Funny, Tom.

Tom not only joined the group, he transformed it. That spin-off page started with just three members, myself included, who had participated in a clinical trial. We patients were there to spread awareness and answer questions from other colontown members about the clinical trials we had joined. When Tom came onboard, he turbo-charged that space with unending links to more and more clinical trials almost daily. With the help of a mutual friend and advocate, Maia, plus a couple of research scientists--another dear friend and fellow patient, Danielle Maatouk, among them--who he recruited to help, even more patients would be reached. This Facebook page has become a resource unlike any other in the world. Other trial pages spun off from this first one; each bears Tom's name in tribute to him for his zeal for educating patients about clinical trials.

I had the honor of meeting Tom in person for the first time in July, 2016. He was enjoying what he called a cannonball life that summer, but also investigating potential treatment options in Michigan. My house was a short car trip from his destination, so my husband threw some steaks on the grill in anticipation of his visit. We discussed science, and cancer, and life. We laughed like we had known each other all our lives.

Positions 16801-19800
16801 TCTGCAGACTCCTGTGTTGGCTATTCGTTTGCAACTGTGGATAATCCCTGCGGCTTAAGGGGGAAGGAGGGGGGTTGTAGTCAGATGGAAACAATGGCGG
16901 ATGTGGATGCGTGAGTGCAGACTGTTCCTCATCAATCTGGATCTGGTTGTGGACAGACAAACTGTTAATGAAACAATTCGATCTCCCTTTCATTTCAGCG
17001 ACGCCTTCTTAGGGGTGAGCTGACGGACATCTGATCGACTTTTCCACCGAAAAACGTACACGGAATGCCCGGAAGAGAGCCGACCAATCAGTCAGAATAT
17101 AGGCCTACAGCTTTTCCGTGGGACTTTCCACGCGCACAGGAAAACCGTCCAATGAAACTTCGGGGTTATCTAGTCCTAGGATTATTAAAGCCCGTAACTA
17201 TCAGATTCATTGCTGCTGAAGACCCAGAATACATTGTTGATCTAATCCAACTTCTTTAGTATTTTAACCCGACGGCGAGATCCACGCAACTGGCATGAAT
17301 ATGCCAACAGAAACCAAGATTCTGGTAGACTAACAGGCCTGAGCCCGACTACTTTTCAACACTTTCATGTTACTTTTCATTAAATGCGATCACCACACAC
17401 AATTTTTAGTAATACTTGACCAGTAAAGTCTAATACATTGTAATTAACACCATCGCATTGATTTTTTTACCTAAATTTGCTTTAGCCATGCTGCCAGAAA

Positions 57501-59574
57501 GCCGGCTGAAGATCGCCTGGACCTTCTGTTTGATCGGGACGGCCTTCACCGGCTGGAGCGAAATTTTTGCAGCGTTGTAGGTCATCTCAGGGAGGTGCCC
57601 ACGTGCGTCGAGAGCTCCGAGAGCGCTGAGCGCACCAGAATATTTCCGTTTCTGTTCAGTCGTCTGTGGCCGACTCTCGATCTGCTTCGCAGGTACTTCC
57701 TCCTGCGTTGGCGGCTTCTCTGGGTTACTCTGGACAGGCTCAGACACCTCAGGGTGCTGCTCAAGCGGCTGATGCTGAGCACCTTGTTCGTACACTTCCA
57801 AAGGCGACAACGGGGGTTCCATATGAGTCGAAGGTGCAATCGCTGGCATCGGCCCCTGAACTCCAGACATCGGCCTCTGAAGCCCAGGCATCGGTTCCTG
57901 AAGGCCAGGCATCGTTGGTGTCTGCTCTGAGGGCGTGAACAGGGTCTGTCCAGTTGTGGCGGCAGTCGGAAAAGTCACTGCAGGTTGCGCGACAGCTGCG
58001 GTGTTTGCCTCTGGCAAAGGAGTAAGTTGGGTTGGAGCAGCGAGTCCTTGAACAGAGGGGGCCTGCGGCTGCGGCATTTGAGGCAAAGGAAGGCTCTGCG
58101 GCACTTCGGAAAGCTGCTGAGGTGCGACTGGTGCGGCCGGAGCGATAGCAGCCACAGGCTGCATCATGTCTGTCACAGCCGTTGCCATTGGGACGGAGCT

Too often Tom and I grieved when one after another of our mutual friends would die. Several died last November, including Danielle. We both agreed that November was the cruelest month. And now it has taken Tom, too.

Rest in Peace, dear Tom. I hope that the friends we knew were there to greet you. I hope that in the other world, you have found the knowledge you sought so fervently your entire adult life. I wish that you could whisper what you've learned to those you left behind.

I will think of you often, tears streaming at times, but always with your words, "To Life" at the forefront of my mind. You gave so much, and worked so hard. Be at rest now, and live forever with God, the Author of life.

Friends forever.

Wednesday, August 2, 2017

Follow Up 12